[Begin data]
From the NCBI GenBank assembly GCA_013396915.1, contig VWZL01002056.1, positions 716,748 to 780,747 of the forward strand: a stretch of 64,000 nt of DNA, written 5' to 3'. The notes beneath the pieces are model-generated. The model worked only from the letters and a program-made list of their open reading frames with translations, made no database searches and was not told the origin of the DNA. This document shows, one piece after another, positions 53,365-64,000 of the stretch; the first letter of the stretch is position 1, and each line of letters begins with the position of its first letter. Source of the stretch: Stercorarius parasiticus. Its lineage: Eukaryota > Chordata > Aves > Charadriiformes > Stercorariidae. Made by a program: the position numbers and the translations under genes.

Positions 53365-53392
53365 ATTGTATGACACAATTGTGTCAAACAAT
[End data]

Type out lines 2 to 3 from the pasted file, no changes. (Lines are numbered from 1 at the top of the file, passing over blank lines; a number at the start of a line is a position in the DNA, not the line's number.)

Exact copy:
Positions 53365-53392
53365 ATTGTATGACACAATTGTGTCAAACAAT